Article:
COMMISSIONERS looking “into matters relating to the affairs of the South Gippsland Shire Council” met with members of the municipality’s community at a public hearing held at the Korumburra Secondary College on Wednesday evening June 5, 2019.
More than 30 people attended the hearing, held in the school’s performing arts centre, including currently serving Mayor Cr Don Hill and Cr Steve Finlay, former councillors Jim Fawcett and Bob Newton, and a few present shire staff.
The Commission of Inquiry was established by Victorian Local Government Minister Adem Somyurek on Thursday May 9, 2019, while the actual inquiry itself started on Friday May 21, 2019 with private hearings conducted by invitation from the Commissioners to specific individuals.
Written submissions from the public were also called for by the commission, with a deadline of 5 pm on Wednesday June 5, 2019.
The Commission is being led by former Supreme Court judge the Hon Frank Vincent AO QC as chair, with former Manningham City Council mayor and councillor Julie Eisenbise, and former senior local and state government public servant John Watson as his fellow commissioners.
Their written report is to be presented to Mr Somyurek by Thursday June 13, 2019.
At last Wednesday’s public hearing, Mr Vincent said the commission had been appointed by the Minister to “advise in relation to some issues which have arisen” with the present South Gippsland Shire Council.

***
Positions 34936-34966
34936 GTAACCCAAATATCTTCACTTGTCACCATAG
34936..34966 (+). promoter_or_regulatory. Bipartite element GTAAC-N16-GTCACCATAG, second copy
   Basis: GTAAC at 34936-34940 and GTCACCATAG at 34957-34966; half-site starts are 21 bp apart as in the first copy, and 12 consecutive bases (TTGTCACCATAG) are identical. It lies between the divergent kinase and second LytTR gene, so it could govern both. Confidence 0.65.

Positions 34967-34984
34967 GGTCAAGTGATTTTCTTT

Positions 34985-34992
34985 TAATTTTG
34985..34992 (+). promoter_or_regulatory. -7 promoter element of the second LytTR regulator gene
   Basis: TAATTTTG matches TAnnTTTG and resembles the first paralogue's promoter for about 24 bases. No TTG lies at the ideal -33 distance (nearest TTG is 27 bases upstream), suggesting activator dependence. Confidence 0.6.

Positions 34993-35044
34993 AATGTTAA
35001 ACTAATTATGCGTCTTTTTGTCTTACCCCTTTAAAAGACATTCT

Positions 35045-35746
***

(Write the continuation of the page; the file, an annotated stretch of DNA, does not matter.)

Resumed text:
“We constitute a commission under the Local Government Act  and we report directly to the Minister,” he said.
“I think it is important from the outset to point out what this inquiry is not.
“This commission is not a board of inquiry into individual behaviours of councillors nor is it a body that has the function of resolving or determining issues of conflict which may have arisen between individual members,” Mr Vincent said.
“Our task is a different one; because of its nature, we do not make findings of fact in relation to individuals, we are conscious of our obligation with respect to natural justice.
“It would be singularly inappropriate for us to do that without giving full hearings and going into a whole range of matters.
“We are however concerned with the fact of conflict and the consequences of conflict upon the operations of this area,” Mr Vincent said..
“In the course of our deliberations we have had a considerable amount of written material, we advertised locally requesting any written submissions that people wanted to make to be presented to us.
“We have been in the process during the past several days of interviewing people who requested or [whom] we sought to interview … to equip ourselves with appropriate background knowledge.